To become a state licensed appraiser, we must satisfy considerable education and experience requirements that give us the background to produce an unbiased opinion. Plus, appraisers must stick to a meticulous industry code of ethics and comply with national standards of practice for real estate appraisal. The tenets for carrying out an appraisal and documenting its results are guaranteed by enforcement of the Uniform Standards of Professional Appraisal Practice (USPAP).


   (Top) Licensing and certification takes classroom study, tests and experience working under a supervisor. Once licensed, he or she is required to engage in continuing education courses so that the license doesn't expire. To see the specific requirements for any state click here.

Who employs appraisers?   (Top)

Mortgage lenders are an appraiser's typical customer, using their services to ensure property involved in a mortgage transaction is adequate collateral for a loan. Appraisers also provide opinions for legal settlements, tax matters and investment decisions.

Where does an appraiser get the information used to estimate values in El Dorado County or other areas?   (Top)

One of the main things an appraiser does is to assimilate data. Data can be split into Specific or General. Specific data is collected from the property itself; Location, condition, amenities, size and other specific data are gathered by the appraiser during an inspection.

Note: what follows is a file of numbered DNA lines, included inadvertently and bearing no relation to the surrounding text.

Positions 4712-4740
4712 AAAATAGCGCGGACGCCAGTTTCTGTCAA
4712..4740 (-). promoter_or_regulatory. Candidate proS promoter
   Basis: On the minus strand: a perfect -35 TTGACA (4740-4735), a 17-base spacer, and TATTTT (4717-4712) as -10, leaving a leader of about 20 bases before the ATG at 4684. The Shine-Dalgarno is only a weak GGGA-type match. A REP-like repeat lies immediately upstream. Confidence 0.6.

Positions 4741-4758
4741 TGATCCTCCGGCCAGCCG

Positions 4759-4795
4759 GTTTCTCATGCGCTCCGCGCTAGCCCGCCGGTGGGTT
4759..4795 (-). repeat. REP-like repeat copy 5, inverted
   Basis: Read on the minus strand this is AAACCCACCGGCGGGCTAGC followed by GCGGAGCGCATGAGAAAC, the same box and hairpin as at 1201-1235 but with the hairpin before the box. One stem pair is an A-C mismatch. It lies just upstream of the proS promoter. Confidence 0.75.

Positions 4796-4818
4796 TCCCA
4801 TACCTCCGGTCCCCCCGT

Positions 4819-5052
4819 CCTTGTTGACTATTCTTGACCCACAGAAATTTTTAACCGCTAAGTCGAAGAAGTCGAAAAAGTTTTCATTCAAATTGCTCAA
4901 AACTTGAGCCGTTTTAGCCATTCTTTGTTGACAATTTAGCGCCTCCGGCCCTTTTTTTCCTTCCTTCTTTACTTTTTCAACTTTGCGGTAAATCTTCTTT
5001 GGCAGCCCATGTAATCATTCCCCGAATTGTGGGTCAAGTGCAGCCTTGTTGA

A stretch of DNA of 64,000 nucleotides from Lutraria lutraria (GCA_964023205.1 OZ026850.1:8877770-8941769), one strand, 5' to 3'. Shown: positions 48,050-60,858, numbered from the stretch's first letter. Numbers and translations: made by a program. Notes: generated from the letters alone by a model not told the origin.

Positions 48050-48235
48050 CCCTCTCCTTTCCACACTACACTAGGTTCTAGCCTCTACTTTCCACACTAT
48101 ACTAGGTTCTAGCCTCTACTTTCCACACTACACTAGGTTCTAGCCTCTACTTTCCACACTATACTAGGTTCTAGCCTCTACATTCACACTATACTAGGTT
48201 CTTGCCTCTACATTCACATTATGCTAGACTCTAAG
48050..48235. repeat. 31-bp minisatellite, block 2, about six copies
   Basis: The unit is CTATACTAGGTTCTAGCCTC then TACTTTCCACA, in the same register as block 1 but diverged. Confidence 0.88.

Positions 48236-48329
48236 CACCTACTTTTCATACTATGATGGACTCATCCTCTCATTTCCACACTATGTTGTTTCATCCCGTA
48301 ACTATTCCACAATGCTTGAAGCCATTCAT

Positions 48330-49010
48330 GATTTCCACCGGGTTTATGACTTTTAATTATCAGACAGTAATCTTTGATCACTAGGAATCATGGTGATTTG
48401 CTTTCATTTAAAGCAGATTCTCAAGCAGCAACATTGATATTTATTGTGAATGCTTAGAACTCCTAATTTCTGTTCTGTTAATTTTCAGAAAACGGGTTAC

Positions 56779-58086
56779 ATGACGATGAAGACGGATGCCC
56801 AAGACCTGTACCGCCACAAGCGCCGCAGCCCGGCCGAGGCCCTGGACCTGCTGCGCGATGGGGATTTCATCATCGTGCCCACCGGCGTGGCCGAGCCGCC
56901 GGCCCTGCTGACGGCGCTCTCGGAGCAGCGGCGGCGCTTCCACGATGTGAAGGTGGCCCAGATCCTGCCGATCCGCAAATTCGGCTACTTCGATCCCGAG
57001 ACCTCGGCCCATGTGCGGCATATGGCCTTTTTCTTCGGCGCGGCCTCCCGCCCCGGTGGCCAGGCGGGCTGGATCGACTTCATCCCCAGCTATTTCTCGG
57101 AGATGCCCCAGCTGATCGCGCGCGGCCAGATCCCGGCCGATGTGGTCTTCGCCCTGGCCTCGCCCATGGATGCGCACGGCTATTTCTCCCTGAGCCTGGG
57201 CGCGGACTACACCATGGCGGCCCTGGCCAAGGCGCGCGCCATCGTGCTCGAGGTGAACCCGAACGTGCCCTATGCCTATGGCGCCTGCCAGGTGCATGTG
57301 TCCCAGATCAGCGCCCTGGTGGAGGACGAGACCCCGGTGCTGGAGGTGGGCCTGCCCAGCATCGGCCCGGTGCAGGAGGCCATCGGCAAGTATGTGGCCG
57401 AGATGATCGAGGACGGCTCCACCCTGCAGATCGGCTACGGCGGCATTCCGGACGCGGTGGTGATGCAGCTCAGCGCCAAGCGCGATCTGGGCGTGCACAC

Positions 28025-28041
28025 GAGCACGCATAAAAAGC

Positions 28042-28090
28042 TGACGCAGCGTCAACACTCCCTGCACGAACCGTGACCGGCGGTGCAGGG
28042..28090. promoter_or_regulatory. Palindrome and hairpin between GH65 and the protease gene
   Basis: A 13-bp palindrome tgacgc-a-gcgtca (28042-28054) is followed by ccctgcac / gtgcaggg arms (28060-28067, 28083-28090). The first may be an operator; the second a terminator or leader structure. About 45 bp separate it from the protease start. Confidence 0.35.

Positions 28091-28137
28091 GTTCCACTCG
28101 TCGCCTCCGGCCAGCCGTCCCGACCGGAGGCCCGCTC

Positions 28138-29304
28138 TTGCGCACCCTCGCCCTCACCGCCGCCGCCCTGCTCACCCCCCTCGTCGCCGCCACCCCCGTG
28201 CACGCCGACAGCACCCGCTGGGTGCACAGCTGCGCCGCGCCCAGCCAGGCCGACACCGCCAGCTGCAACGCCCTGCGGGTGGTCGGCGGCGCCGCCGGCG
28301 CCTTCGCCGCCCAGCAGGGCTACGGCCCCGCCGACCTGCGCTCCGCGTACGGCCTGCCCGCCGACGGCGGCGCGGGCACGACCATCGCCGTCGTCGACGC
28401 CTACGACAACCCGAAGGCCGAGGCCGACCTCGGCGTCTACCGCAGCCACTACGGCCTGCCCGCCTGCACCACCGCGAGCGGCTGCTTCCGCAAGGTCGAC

General data is gathered from a numerous sources. Local Multiple Listing Services (MLS) provide information on recently sold homes that could be used as comparables. Tax records and other public documents reveal actual sales prices in a market. Flood zone data is available from FEMA data outlets, such as a la mode's InterFlood servers.

And last but not least, the appraiser gathers general data from his or her collective knowledge gained from doing assignments for other houses in the same market.


Why should I hire a licensed appraiser?   (Top)

Any time the value of your home or other real property is being used to make a significant financial decision, an appraisal helps. For those selling a home, you'll want to determine a price that gets you the most profit but also ensures you don't have to wait too long for a buyer to show up; an appraisal can help with that. If you're buying, it makes sure you don't overpay. For those settling an estate or divorce, an appraisal from Tim Kimball Appraisals is the best way to ensure assets are divided properly. A house is often the single, largest financial asset anybody owns. Without knowing its real value, wise financial decisions are impossible.


My mortgage statement has an item on it for PMI? Can I get rid of that?   (Top)

PMI is the common abbreviation for for Private Mortgage Insurance. This supplementary plan protects the lender in the event a borrower doesn't pay on the loan and the market price of the property is less than the loan balance. You can have your PMI dropped once you've achieved 20% equity in your home through appreciation and principal payments.

The money you keep from getting rid of your PMI will make up for the cost of the appraisal in no time. Tim Kimball Appraisals has years of experience with value trends in El Dorado Hills and El Dorado County. Contact us today.

Do you need anything from me in advance?   (Top)